The Justice Committee has expressed concern that as a result of the coronavirus, some barristers, solicitors and law centres may collapse.
In a report published last week, Coronavirus (COVID-19): the impact on the legal professions in England and Wales, the committee said: “The Coronavirus pandemic is an unprecedented public health emergency. Measures taken to control the disease have unavoidably affected the justice system.
“During the period of ‘lockdown’ there have been fewer arrests and charges and fewer prosecutions brought by the Crown Prosecution Service. Trial by jury was paused. Fewer civil cases have started. While the most urgent cases have been dealt with by those courts that have remained open and via remote hearings using video and phone calls, many others have been put on hold.”
The report said the reduction in legal activity meant lower incomes for legal services providers.
It noted that legal services providers had been able to use some of the general financial support schemes offered by the Government and there had been some changes to the way legal aid wa paid, “however there are gaps in the support”.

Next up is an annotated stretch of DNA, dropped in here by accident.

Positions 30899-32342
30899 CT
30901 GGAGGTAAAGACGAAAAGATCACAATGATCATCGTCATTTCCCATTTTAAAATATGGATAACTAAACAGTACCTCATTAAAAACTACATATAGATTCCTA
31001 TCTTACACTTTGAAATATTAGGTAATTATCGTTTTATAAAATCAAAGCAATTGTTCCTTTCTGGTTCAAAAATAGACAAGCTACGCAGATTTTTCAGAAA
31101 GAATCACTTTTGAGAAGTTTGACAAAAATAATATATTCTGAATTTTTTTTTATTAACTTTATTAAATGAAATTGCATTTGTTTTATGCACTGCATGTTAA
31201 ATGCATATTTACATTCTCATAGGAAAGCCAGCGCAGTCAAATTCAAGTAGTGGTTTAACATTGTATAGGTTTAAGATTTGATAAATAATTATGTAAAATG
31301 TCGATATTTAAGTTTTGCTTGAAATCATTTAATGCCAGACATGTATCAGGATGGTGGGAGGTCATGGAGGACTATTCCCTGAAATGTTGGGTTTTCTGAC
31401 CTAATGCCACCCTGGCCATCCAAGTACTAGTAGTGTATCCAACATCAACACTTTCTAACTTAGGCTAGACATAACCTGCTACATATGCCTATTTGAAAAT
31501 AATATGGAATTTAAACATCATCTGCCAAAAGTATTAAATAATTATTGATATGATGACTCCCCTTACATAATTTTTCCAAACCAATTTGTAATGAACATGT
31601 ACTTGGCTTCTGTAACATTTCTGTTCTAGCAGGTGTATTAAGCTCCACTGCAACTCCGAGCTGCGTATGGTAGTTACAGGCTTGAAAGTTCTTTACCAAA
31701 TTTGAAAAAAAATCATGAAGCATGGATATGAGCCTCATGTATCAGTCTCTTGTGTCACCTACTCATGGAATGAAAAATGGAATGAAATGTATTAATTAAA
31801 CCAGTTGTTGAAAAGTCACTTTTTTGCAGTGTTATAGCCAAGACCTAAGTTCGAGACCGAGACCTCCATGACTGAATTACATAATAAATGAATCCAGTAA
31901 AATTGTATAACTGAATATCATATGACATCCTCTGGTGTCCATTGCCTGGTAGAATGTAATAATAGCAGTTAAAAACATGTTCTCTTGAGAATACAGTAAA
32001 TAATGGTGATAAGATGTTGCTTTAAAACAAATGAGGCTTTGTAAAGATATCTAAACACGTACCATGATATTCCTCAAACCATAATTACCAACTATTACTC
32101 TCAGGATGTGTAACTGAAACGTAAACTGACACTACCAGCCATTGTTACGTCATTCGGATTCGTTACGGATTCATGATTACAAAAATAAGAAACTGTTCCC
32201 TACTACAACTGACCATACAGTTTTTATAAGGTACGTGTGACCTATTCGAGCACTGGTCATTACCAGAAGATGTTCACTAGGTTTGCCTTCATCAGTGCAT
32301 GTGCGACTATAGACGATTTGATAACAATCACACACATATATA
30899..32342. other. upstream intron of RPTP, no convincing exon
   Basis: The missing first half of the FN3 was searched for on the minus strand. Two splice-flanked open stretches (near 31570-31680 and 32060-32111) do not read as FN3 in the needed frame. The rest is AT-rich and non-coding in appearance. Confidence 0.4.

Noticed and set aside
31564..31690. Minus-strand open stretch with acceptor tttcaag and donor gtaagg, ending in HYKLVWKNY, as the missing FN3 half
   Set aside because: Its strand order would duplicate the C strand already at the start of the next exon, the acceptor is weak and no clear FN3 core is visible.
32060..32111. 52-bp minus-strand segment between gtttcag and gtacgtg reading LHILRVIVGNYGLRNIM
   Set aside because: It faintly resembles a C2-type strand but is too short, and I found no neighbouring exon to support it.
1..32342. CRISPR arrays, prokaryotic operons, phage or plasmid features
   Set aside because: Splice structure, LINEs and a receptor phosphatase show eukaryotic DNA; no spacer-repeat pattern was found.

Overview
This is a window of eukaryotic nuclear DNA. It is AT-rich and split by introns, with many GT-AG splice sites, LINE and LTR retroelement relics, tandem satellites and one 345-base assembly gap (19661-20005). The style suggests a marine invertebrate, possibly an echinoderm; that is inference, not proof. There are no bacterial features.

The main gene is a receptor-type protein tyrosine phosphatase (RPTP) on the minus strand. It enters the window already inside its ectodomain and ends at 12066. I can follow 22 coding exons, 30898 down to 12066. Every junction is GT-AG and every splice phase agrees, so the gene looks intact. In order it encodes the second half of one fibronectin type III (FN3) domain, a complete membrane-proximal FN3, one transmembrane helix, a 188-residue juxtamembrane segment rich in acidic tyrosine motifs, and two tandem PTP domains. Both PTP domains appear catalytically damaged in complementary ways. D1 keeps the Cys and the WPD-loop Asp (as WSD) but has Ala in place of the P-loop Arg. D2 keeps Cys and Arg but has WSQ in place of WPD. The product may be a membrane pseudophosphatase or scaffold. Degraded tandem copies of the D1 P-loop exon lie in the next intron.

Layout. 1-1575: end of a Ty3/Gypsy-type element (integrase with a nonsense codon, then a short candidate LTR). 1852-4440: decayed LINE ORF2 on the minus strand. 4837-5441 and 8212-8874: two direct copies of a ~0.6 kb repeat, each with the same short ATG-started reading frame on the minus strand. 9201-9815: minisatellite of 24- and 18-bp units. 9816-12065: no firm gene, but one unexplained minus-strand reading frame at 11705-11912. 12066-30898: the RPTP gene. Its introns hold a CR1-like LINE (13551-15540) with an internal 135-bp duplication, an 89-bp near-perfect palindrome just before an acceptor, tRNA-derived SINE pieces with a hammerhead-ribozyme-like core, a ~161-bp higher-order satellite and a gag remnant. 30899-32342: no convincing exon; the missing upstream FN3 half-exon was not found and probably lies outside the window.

The committee said legally aided services, that were already under significant financial strain following many years of reductions to legal aid budgets, were under great pressure. “We are concerned that as a result of Coronavirus some barristers, solicitors, and law centres may collapse.”
The report said that, “given the pent-up demand and the increased number of cases waiting to be heard that has built up since mid-March 2020, it is imperative that the Ministry of Justice takes action to prevent the collapse of legal services providers that will be needed as the measures to control coronavirus are lifted. Without this there is a clear risk that those seeking legal advice and representation will find that it is not there when they need it.”